On July 16, 2009, the AIDS Healthcare Foundation and Michael Weinstein petitioned the Los Angeles Superior Court for a writ of mandamus directing the Department of Public Health (DPH) to enforce California Health and Safely Code sections 120575 and 120 175 by requiring all performers to use condoms in the making of hardcore pornography in Los Angeles County.
Petitioner AIDS Healthcare Foundation (“AHF”) is a California nonprofit corporation. AHF is the nation’s largest private provider of HIV/AIDS medical care. … In addition, AHF operates the largest private HIV/AIDS and sexually transmitted disease testing and prevention program in California.
[A]n epidemic exists. County health officials have acknowledged it, documenting thousands of cases of sexually transmitted diseases among performers over the past five years. The spread of disease among performers in pornography endangers both the performers themselves and the public at large, due to the transmission of disease from performers to their sexual partners inside and outside the industry. Despite a ministerial duty to take all reasonable measures necessary to prevent the transmission of these diseases. officials with the Los Angeles Department of Public Health have done nothing to combat this known, serious health threat to the people of Los Angeles County, needlessly placing thousands of people at risk of disease and death.
DPH has cited numerous figures confirming an epidemic of sexually transmitted diseases among performers in adult films, including the following:
a. Performers in hardcore pornography are ten times more likely to be infected with a sexually transmitted disease than members of the population at large;
b. There were 2,013 documented cases of chlamydia among performers between the years 2003 and 2007;
c. There were 965 documented cases of gonorrhea among performers in the same period;
d. Many performers suffer multiple infections, with some having four or more infections over the course of a year;
e. In the period of April 2004 to March 2008 there have been “2,847 STD infections diagnosed among 1,884 performers” in the hardcore pornography industry in Los Angeles County.
DPH acknowledges that condoms are “[h]ighly effective in preventing HIV and other STDs” and would “likely have prevented all 3 female cases of HIV [in the industry] in 2003.” PPH asserts that condoms are used in less than 20% of heterosexual adult films, and that performers in heterosexual adult films who insist on using condoms can be banned from work.
DPH has observed that, without a legal requirement to use condoms in the production of adult films, performers are “effectively denied choice” to protect themselves because there is “too much economic pressure not to use, fear of being asked not to work again.” DPH is aware that industry efforts at self-regulation, including use of HIV testing, have not reduced the number of STD infections. DPH has noted that a year after the 2004 outbreak of HIV among hardcore pornography performers in Los Angeles County, the industry’s practices remained “mostly business as usual.”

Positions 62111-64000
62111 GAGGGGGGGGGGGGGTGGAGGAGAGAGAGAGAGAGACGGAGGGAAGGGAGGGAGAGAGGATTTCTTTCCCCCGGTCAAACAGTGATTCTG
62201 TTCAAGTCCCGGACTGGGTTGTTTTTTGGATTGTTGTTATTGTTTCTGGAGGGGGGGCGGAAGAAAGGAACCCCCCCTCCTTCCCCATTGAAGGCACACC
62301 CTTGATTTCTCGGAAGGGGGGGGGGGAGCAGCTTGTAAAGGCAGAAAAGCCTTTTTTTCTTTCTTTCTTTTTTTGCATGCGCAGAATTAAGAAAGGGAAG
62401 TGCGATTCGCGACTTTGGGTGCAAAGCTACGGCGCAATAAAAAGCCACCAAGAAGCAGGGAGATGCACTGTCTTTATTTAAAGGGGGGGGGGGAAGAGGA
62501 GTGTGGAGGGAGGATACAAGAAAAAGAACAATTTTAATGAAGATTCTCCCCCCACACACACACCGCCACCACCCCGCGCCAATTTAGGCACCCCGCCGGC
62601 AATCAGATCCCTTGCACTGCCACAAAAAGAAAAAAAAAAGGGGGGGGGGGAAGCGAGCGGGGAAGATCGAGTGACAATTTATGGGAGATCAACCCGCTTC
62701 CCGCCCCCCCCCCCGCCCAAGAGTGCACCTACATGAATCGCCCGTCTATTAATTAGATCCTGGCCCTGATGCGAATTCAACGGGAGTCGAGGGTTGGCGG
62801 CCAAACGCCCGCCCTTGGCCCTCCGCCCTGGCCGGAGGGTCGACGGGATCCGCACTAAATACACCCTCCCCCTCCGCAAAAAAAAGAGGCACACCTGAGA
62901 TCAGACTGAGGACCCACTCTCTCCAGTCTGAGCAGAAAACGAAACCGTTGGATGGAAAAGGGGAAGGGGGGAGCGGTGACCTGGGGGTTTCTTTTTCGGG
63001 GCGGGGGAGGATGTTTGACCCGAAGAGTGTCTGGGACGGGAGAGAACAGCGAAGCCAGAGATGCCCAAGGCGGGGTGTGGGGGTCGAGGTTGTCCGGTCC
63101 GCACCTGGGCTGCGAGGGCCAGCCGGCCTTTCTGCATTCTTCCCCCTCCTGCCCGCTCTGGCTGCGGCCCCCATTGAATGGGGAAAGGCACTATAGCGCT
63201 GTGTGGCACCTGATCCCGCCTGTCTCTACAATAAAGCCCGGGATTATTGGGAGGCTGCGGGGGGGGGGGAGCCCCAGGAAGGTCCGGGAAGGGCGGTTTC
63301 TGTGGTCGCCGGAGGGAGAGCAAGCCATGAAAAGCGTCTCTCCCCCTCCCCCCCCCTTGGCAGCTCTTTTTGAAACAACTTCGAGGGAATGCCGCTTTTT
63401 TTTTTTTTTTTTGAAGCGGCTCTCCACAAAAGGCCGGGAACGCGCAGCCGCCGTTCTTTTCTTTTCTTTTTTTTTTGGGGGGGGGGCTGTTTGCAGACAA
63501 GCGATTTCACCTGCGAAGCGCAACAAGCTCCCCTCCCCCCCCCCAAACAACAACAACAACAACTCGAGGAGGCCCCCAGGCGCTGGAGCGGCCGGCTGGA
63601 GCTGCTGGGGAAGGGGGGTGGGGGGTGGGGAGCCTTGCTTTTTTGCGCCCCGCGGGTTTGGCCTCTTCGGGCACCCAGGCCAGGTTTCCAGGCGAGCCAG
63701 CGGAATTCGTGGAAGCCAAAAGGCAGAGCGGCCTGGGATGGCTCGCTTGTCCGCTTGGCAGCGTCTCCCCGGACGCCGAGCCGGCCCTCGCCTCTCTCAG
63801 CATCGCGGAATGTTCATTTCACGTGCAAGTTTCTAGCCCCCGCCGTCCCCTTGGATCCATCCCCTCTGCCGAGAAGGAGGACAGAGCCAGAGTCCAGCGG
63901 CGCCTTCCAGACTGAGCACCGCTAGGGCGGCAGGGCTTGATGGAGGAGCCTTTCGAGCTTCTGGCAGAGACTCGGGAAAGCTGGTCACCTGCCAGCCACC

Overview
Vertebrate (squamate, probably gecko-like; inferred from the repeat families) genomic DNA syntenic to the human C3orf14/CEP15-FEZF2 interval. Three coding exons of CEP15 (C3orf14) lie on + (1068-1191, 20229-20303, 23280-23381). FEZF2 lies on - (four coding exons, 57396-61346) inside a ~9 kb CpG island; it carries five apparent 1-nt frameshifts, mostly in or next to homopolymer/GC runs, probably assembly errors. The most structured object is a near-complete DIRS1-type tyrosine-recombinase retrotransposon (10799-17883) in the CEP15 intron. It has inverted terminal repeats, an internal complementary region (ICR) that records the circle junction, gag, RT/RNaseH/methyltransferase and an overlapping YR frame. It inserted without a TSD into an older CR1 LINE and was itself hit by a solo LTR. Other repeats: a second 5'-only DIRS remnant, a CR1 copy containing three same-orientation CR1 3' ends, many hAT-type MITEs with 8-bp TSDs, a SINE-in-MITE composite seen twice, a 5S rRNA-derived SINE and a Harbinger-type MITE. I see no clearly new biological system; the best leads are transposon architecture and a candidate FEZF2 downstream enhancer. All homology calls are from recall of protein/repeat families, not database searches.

There were no widespread changes in industry norms regarding the use of condoms, work practices during sex scenes, or industry training and education ofperfonners in the avoidance of sexually transmitted diseases, including HIV. California Health and Safety Code section 120575 provides that “[i]t is the duty of local health officers to use every available means to ascertain the existence of cases of infectious venereal diseases within their respective jurisdictions, to investigate all cases that are not, or probably not, subject to proper control measures approved by the board, to ascertain so far as possible all sources of infection, and to take all measures reasonably necessary to prevent the transmission of infection.”
DPH has failed to take “all measures reasonably necessary to prevent the transmission of infection” within the adult film industry. In fact, DPH has done nothing to prevent the transmission of disease in the production of pornography, tlnls allowing a significant public health risk to remain completely unchecked.” Pursuant to Health and Safety Code section 120175, DPH has a non discretionary ministerial duty to take reasonable steps to stop the spread of “contagious, infectious or communicable diseases,” including sexually transmitted diseases. DPH is aware of cases of infectious venereal diseases within its jurisdiction that are being spread due to practices within the hard core pornography industry. DPH has failed to take “measures as may be necessary to prevent the spread of the disease or occurrence of additional cases” within the adult film industry. In fact, DPH has taken no measures to prevent the transmission of disease in the production of hardcore pornography.